On December 5, 1988, an unidentified man with an Arabic accent telephoned the U.S. Embassy in Helsinki, Finland, and warned of a plot by the Abu Nidal Organisation to blow up, within two weeks, a Pan Am flight from Frankfurt to the United States. The Federal Aviation Administration (FAA) of the US issued a security alert the same day to all US airline companies having flights to Europe. The US State Department forwarded the same day copies of the FAA alert to all US diplomatic and consular missions in Europe. On December 13,1988, the security officer of the US Embassy in Moscow posted the security alert received from Washington DC on the bulletin board for US citizens living in Moscow in the U.S. Embassy and also mailed copies to all US citizens living in the USSR.American nationals living in the USSR reportedly cancelled or changed their travel plans after seeing the travel advisory.
On December 21, 1988, a Pan Am aircraft flying from London to New York was blown up in mid-air near Lockerbie in Southern Scotland killing all the 259 persons on board. Eleven villagers on the ground were killed by the falling parts of the disintegrating plane.
During the subsequent enquiries, inconvenient questions were raised as to why the US nationals except in the USSR were not informed of this threat and why the security advisory was circulated only to the US missions in Europe and the US airline offices and not shared with the general public. The practice of issuing in a systematic manner travel advisories cautioning US nationals about likely threats to their security when they are abroad started after this incident. Many other countries started emulating the US practice. After 9/11, many private companies in the travel industry and many banks started issuing their own travel advisories to their customers travelling abroad. This caused some confusion.
At the International Summit on Democracy, Terrorism and Security held at Madrid from March 8 to 11,2005, I had raised during a panel discussion the tendency of the US and the UK to issue frequent travel advisories against travel to certain countries on the basis of weak intelligence or, in some instances, even rumours. I pointed out how this practice of these two countries often created problems for India and other countries in Asia. I also narrated an instance of November,2002, when an American private bank in Thailand issued its own terrorism alert to its customers visiting Thailand, the nervousness it caused amongst tourists of all nationalities and the strong protests it evoked from the Thai authorities.
While there was no response to my intervention from any of the American experts present in the Panel, a British expert clarified that following strong representations from the airline industry, the British authorities were much more careful before issuing such advisories. I also stressed that travel advisories, where really necessary, should be issued only by Governments on the basis of advice from their intelligence agencies and that the practice of private companies issuing their own advisories should be discouraged. In this connection, kindly refer to my article of April 7,2005, titled "MADRID IMPRESSIONS--II: Economic Impact of Terrorism " .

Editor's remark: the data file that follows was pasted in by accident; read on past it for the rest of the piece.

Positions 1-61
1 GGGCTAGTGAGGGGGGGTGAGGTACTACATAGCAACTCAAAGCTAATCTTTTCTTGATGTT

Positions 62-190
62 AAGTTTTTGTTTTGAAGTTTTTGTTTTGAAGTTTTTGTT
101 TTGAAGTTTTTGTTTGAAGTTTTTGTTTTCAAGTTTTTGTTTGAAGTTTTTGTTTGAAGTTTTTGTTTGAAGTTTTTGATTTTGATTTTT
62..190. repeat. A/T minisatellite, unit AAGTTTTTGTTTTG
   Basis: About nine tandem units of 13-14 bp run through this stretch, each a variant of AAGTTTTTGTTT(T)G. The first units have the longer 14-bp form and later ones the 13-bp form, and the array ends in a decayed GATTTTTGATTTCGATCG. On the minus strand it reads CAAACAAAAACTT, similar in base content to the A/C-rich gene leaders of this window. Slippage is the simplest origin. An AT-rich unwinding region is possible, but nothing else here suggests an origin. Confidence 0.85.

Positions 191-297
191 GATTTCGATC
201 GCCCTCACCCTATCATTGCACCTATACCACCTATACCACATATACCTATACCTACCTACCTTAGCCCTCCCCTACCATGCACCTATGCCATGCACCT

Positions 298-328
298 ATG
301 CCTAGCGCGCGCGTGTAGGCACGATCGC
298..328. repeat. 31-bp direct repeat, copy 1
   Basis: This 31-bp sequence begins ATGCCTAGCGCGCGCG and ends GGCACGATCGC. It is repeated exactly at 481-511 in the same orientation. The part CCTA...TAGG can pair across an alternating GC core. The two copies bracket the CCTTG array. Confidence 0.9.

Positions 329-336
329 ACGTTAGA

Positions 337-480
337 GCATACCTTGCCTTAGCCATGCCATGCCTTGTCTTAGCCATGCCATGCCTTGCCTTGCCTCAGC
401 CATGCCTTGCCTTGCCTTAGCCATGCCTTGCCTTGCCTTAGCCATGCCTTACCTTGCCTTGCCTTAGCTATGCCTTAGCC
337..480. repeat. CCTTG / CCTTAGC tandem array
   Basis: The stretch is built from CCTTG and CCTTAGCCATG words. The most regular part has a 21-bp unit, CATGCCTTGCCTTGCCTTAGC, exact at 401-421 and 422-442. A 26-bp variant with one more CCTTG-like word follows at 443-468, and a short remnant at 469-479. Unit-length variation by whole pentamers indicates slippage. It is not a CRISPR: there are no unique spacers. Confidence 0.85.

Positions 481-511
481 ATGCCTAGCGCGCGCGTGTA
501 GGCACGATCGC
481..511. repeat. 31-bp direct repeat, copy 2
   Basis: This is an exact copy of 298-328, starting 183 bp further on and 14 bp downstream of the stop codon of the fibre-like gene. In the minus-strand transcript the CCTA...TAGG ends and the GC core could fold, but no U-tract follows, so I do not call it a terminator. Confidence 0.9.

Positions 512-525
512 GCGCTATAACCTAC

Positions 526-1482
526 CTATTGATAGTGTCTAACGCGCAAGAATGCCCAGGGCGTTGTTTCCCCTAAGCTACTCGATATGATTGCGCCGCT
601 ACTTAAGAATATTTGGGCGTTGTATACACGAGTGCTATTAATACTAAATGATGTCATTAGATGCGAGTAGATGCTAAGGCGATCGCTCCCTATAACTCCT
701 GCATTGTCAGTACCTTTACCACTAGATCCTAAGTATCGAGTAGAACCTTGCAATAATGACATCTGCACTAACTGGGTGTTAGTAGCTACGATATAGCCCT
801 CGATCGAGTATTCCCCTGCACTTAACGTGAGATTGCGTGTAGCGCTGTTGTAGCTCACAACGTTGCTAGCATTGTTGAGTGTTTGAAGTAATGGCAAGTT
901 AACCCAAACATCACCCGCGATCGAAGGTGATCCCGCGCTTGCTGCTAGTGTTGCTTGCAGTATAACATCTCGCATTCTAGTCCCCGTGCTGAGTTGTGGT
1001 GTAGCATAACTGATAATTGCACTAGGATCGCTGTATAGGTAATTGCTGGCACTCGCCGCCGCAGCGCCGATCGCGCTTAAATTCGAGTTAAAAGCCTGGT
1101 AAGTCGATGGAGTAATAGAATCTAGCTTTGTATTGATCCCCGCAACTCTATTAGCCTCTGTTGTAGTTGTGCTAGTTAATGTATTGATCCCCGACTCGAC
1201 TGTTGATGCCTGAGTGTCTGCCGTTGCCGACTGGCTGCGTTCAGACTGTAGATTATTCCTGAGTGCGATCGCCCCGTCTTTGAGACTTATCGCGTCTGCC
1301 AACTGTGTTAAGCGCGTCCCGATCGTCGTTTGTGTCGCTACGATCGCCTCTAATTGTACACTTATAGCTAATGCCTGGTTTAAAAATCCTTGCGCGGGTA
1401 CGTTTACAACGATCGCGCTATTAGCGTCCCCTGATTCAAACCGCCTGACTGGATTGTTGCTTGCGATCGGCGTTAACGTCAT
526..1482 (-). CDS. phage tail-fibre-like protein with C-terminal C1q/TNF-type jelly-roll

Against this background, one cannot find fault with the travel advisories issued by the US, Japan and some other countries to their nationals after the receipt of some information regarding the alleged plans of Al Qaeda and its associates to organise Mumbai--26/11 like terrorist strikes in the UK, France and Germany and by the authorities of Australia regarding the likelihood of terrorist incidents during the Commonwealth Games in Delhi. Admittedly, the information on the basis of which they had issued their security alert is weak and uncorrobated, but their Governments have an obligation to inform their citizens that they are in receipt of such information. Otherwise, if the information proves to be correct and there is a terrorist incident, their Governments may find themselves taken to court for not cautioning the travelling public.
In the Western countries, victim activism in taking their Governments to task for not protecting them from terrorism is very strong after the Lockerbie incident and 9/11. The Governments have, therefore, to be very careful and keep their public informed. In India, despite the fact that it is one of the worst victims of terrorism, there is no victim activism even today. As a result, our Governments are able to get away with any sins of commission and omission.We saw it in the case of Mumbai-26/11. None of the relatives of the 141 Indian nationals killed has taken the Government to task for failing to protect them despite the availability of intelligence regarding the plans of the Lashkar-e-Toiba (LET) to attack some hotels on the sea-front.Not even the Bharatiya Janata Parrty (BJP), which talks loudly from the roof-top about its hard stance on terrorism, has ever fought for the principle of victim activism and for victims' rights. ( 5-10-10)
( The writer is Additional Secretary (retd), Cabinet Secretariat, Govt. of India, New Delhi, and, presently, Director, Institute For Topical Studies, Chennai. )